Phosphate is an important but often overlooked parameter in a saltwater aquarium. High levels of phosphate can prevent the skeletal growth of coral and fuel horrendous algae blooms!
I had no idea about phosphate until my corals were not growing and a fellow reefer asked me what my phosphate level was! From that point on I soon found out how phosphate affected my aquarium!
Aquarium Phosphates are best controlled using high-quality filtered water, reduced feeding & fish stocking, regular maintenance & detritus removal, and even some chemical removal products. Phosphate should be kept under 0.50ppm for fish only, 0.05ppm for LPS & Soft corals, & 0.03ppm for SPS corals.
The best way to combat high levels of phosphate is a multi-angled approach after you have decided what the maximum level of phosphate can be tolerated by the type of aquarium you own.
- For Fish-Only aquariums a maximum of 0.50ppm
- For LPS, Zoas, and Soft Corals a maximum of 0.05ppm
- For SPS dominant aquariums a maximum of 0.03ppm
Be advised that you will need SOME phosphate in your aquarium to be used by your corals to grow, so going overboard and completely stripping your water of phosphate will have the same effect of slow coral growth as having too much! The key is to find a balance for your system, as everyone’s is different!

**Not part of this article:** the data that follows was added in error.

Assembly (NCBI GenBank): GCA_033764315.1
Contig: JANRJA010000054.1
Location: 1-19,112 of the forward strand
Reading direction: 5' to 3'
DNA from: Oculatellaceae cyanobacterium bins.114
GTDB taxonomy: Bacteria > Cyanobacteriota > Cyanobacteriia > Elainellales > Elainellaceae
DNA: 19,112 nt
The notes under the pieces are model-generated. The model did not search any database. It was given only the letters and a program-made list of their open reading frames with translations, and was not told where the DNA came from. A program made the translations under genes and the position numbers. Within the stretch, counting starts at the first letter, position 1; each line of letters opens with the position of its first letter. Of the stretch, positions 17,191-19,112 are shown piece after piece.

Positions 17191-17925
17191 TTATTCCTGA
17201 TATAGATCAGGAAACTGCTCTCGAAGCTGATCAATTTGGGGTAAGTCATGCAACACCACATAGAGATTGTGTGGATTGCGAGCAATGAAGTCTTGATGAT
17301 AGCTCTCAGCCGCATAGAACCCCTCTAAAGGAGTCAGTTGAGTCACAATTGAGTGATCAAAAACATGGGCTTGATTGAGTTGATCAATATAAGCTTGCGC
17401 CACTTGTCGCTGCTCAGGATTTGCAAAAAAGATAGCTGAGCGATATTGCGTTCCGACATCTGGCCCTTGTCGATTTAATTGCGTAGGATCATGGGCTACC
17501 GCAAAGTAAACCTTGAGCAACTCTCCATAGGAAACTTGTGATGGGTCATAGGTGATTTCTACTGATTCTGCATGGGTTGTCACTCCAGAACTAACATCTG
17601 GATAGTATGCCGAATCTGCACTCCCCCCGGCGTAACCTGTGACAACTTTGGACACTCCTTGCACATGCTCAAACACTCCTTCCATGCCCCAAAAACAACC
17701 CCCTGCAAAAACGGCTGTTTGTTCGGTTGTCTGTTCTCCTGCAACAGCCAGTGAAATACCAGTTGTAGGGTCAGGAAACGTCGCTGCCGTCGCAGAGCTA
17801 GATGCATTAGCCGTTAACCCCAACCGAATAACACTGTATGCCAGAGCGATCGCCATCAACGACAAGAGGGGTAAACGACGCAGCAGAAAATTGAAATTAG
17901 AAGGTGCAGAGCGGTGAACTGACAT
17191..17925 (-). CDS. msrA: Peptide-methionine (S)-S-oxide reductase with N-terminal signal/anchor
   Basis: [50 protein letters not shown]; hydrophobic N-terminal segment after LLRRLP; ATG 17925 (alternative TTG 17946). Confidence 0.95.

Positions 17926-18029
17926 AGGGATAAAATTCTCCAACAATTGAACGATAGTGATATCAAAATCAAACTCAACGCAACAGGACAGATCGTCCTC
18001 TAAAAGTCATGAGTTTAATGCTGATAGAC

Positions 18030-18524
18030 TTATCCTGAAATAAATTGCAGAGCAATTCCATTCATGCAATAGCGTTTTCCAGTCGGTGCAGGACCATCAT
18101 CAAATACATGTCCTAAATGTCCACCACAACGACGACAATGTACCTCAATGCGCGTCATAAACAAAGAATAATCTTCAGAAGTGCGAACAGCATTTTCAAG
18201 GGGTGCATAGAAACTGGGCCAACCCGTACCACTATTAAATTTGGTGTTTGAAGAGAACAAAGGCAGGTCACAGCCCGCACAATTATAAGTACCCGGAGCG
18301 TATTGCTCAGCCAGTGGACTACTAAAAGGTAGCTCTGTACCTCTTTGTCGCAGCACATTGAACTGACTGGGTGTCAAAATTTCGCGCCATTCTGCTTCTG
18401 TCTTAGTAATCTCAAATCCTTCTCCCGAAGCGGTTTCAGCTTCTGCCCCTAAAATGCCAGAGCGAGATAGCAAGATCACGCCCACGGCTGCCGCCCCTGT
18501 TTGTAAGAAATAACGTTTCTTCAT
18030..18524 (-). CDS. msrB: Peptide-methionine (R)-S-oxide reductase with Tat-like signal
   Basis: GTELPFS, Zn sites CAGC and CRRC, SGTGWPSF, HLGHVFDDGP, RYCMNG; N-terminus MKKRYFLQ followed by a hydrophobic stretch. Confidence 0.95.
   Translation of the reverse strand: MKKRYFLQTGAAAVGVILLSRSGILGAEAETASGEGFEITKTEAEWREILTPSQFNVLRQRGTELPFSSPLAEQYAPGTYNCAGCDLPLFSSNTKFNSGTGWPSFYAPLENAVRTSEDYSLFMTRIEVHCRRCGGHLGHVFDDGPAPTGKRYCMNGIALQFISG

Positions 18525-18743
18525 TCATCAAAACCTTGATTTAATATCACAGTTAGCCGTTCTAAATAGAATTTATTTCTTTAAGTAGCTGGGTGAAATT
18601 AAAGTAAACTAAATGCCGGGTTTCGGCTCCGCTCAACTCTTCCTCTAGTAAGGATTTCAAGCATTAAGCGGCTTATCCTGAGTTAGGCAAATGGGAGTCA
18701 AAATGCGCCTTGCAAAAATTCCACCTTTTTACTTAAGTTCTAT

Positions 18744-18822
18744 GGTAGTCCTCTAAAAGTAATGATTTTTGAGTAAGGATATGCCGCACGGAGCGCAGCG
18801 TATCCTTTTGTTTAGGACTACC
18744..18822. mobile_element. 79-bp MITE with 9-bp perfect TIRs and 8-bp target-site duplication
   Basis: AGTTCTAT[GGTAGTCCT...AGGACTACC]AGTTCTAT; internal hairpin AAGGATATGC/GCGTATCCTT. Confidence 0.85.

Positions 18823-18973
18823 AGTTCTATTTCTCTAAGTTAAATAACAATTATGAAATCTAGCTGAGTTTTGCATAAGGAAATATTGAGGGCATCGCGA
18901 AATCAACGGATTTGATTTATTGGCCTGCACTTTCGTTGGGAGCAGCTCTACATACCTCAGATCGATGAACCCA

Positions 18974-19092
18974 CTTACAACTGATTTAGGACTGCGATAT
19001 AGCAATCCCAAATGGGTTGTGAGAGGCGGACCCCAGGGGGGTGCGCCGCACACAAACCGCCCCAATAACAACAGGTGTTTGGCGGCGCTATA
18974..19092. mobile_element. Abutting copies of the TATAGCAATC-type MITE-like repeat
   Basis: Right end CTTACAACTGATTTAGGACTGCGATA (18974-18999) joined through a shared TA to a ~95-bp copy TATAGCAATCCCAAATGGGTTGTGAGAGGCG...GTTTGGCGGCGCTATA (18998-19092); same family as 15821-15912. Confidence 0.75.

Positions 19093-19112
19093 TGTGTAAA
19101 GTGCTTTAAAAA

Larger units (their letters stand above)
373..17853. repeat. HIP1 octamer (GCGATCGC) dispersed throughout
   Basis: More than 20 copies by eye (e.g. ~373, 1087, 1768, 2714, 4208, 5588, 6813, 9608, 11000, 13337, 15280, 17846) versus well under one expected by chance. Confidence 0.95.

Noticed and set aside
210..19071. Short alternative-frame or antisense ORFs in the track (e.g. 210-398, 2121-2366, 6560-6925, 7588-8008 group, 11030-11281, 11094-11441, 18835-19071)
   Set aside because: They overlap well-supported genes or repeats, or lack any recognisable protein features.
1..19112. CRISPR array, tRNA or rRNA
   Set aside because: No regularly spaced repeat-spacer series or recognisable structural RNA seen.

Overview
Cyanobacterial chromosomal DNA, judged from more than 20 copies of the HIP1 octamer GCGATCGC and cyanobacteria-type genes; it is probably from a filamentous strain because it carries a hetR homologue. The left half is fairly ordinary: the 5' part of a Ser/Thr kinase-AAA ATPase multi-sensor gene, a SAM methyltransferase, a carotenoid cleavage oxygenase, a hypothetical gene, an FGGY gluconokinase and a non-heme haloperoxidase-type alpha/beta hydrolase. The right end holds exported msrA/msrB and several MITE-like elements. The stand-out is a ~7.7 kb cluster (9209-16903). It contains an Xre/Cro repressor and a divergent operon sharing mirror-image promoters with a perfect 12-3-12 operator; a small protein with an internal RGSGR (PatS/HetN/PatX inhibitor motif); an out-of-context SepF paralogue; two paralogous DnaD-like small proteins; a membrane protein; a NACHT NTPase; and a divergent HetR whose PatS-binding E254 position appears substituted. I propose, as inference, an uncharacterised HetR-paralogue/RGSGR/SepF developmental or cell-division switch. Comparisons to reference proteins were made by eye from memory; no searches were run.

Now we have the limits recommended by the hobby in mind lets look at what phosphate is, where it comes from, how it affects the tank, and how to manage it. If this interests you then please read on!
What Are Ways To Lower Phosphate In An Aquarium?
There are four main ways to help lower the Phosphate level in your aquarium:
1. Water Changes & Vacuuming of Sand Bed (Detritus Removal)
As explained earlier, your aquarium is an enclosed bio-system that will build up Phosphates over time. Each time you complete a water change you are physically removing Phosphates, and if you are replacing that water with RO/DI filtered water, your Phosphate level will reduce over time.
More Out, Than More In = Reducing Level of Phosphate!
The other aspects associated with a water change are vacuuming the sand bed to remove uneaten food, decaying matter, and detritus and scraping your glass. By doing these two tasks you are getting the Phosphate laden material into the water column and removed, thus lowering your Phosphate levels.
2. A Good Protein Skimmer
A correctly sized, clean and efficiently working protein skimmer is another great way to help keep Phosphates low. The skimmer’s job is to remove Dissolved Organic Waste. Waste, as we know, breaks down and releases the phosphate bound up within it.
By allowing your skimmer to move this waste into the collection cup and then emptying that cup, you have now removed that material before it has a chance to release the Phosphates into the water.
3. Macro-Algae in a Refugium or Turf Algae Scrubber
Algae is a wonderful consumer of Phosphate and if you can spare the room, adding a Refugium and/or possibly an Algae Turf Scrubber to your system will greatly improve your Phosphate reduction.